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“The drive to do it for some does not feel like a choice.” It may not “feel” like it is, but it still is a choice. They can control that “drive” and make decisions about when and how it does or does not happen.

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I’ve never worked with a person who had children who was not shouldering the weight of their job. They also tend to shoulder the weight of judgment from childless colleagues. Your phrasing there seems pretty anti-woman/anti-family. It also assumes all women became mothers because they wanted to be which sadly is not the case. Plenty of women feel forced into it by their spouse. This really shouldn’t have turned into a parent vs non parent argument. Neither of the people in those categories are the issue. Resentment in either direction is completely normal if it’s directed at the situation and not the person. When i was in my 20s i didn’t resent the parents for having to take care of their kids nor did i think they should leave the workforce as you’ve implied. I was resentful that i had to disrupt my routine because my projects were poorly staffed. As a parent, i don’t resent the 20 something with boundless energy who gets all the best projects or is shooting up the ladder quickly because she has more “perceived” availability. I assume she’s giving a lot up (social life, fitness, mental health) to perform at work. I’ve been both of those people. Neither has it better than the other. The situation is just different. I will say that since becoming a parent, my perspective has shifted slightly in that I’m recognizing you can be on a rocket ship career wise and then have all of that derailed when you have a family. When i was younger i thought i could do both. I did chose to leave consulting to find time and it was worse in industry. I’m not going to leave the workforce over it. I am going to do my absolute best to eliminate those barriers for people I work with so they don’t feel like they are having to chose or that their needs aren’t important.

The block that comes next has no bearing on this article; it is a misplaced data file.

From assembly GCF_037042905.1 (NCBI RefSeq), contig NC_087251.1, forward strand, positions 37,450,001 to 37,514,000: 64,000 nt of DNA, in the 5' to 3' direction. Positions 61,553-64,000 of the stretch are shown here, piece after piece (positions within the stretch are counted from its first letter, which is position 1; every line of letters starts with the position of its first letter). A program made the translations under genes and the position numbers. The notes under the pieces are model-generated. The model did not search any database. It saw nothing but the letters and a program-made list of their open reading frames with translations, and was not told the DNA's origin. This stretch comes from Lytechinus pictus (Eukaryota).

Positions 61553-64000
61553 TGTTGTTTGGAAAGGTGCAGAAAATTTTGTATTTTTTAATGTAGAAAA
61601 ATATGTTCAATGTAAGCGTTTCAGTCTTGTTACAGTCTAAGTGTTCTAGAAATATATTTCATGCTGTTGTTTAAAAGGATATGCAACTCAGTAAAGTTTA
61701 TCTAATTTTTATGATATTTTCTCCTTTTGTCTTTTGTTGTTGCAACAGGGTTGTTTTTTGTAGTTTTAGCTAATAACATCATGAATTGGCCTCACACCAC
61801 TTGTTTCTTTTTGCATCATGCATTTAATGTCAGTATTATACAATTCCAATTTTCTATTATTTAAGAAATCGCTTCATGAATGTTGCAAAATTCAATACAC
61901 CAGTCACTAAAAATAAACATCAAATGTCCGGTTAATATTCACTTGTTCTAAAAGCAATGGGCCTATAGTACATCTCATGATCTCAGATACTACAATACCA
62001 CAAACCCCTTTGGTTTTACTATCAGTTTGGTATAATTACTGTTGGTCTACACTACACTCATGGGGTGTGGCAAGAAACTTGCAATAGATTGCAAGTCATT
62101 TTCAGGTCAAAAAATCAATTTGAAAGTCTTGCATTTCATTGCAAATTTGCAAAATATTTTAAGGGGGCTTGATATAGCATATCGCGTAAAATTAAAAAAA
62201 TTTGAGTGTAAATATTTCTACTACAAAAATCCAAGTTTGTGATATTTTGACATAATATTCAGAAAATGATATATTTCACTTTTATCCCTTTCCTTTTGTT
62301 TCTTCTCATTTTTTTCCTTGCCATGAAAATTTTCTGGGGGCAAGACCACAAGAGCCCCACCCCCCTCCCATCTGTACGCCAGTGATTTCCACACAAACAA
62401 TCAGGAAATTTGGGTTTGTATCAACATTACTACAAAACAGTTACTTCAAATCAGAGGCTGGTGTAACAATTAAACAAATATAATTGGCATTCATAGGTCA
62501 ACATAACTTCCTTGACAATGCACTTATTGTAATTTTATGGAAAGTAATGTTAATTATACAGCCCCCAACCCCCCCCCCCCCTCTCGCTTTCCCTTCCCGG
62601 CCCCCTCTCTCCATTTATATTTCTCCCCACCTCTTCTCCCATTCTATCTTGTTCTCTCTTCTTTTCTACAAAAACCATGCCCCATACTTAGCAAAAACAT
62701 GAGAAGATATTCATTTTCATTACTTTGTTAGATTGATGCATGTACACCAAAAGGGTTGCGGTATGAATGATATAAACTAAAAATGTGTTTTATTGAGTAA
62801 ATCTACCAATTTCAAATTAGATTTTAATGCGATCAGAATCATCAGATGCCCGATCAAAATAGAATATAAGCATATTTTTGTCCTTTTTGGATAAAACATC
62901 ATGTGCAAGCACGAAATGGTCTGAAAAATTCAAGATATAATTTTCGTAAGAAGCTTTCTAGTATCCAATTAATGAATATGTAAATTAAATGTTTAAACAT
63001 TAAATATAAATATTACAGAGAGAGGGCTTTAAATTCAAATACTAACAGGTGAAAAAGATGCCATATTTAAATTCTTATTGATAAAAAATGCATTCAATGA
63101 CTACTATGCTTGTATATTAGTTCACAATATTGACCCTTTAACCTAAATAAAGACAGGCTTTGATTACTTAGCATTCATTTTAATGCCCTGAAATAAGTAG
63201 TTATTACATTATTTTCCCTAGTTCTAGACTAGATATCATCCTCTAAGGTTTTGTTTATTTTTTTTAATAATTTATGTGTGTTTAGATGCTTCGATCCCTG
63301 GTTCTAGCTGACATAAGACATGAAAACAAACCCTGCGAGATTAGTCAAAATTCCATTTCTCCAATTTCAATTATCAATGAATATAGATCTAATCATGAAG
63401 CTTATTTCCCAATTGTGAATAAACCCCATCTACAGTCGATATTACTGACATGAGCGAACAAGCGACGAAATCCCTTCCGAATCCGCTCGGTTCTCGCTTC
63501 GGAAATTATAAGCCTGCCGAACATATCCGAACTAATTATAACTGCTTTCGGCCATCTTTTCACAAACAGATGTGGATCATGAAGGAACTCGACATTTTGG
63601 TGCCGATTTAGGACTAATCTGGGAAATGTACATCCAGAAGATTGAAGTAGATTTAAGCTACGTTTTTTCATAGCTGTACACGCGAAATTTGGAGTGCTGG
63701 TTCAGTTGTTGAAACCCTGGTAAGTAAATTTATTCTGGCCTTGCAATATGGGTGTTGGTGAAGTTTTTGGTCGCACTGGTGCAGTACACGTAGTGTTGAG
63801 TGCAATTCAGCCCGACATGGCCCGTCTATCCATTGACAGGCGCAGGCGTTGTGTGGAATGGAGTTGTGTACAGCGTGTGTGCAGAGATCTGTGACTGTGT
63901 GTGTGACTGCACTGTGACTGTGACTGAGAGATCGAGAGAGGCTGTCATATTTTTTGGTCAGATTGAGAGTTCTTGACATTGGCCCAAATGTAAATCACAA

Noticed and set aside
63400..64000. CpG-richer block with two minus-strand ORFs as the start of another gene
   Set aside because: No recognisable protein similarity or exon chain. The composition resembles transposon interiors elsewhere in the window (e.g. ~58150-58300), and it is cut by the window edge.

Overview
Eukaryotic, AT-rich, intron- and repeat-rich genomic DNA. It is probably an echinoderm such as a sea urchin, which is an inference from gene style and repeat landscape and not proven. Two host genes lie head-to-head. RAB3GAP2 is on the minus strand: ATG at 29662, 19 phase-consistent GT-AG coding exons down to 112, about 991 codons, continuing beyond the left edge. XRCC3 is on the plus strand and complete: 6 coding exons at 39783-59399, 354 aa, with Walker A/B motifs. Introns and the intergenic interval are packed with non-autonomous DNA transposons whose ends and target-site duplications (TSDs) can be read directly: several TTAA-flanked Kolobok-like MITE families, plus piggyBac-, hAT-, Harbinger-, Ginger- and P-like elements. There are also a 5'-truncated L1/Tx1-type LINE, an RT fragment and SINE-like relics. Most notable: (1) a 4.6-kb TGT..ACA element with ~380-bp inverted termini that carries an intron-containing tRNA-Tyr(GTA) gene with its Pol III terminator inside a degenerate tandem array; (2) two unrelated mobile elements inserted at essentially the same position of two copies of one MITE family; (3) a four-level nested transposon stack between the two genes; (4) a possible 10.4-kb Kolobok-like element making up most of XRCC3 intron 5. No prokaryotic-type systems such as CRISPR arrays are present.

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I feel like OP started this thread with some preconceived biases. I also agree that this thread seems pretty anti-woman. Much of the child caring burden still falls upon women - if house tasks were more fairly divided, it wouldn’t be as hard for people to balance their work and family.

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I manage a department with 2 single mom supervisors and numerous other moms with FMLA on the books (now in industry) and I’d be lying if I said I didn’t have growing resentment despite my best attempts to be supportive of these women, particularly in a pandemic when there are limited options for childcare. But every week it seems like there is some reason my team is leaving early/missing meetings: sick kids, picking up kids, appointments, etc. and it wears on me to not pick up the slack. One of the supervisor moms is a SME and makes nearly 2X my salary, and every time she has to leave to pick up her teenage daughter (who refuses to take her drivers test), I ask myself why she can’t just pay someone to do this rather than put me in this position to pick up her work, support her staff, etc while she is gone. I think a lot of these feelings are augmented in the pandemic when childcare is limited, folks are more remote, and whole flexible work is prioritized, there is at least some sense of inequity between parents and non-parents. I recognize the value to society to care for our children, but there is no give and take amongst these two types of people and it takes a large toll on me. Just my two cents, it’s tough.

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P1 - also starting to look for a new position. Sent a dm!

This shouldn’t be parents vs childless debate. In the case of a life emergency, support your team as you can. If there is an on-going, consistent need for extra hours, that’s a staffing issue, not a coworker has after-hours commitments issue. If *you* are judging your coworkers’ life choices, *you* are wrong. Doesn’t matter what those choices are.

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Peoples work boundaries should be respected no matter what drives them. It sounds like this person said that in a sort of rude/unprofessional way, but at the end of the day I do not think parents should get special/unique accommodations - but I think everyone should get the accommodations they need, including parents.

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Very well said!

I bet it men took on their fair share of parenting duties this wouldn’t be as much of an issue. When one parent is primary caregiver with no outside help and minimal father involvement it is a challenge to balance with work and I’m sure that their childless coworkers do have to pick up that slack because with kids stuff always happens even if you are super organized. Why is it always mothers that have to leave the meeting/sign off early?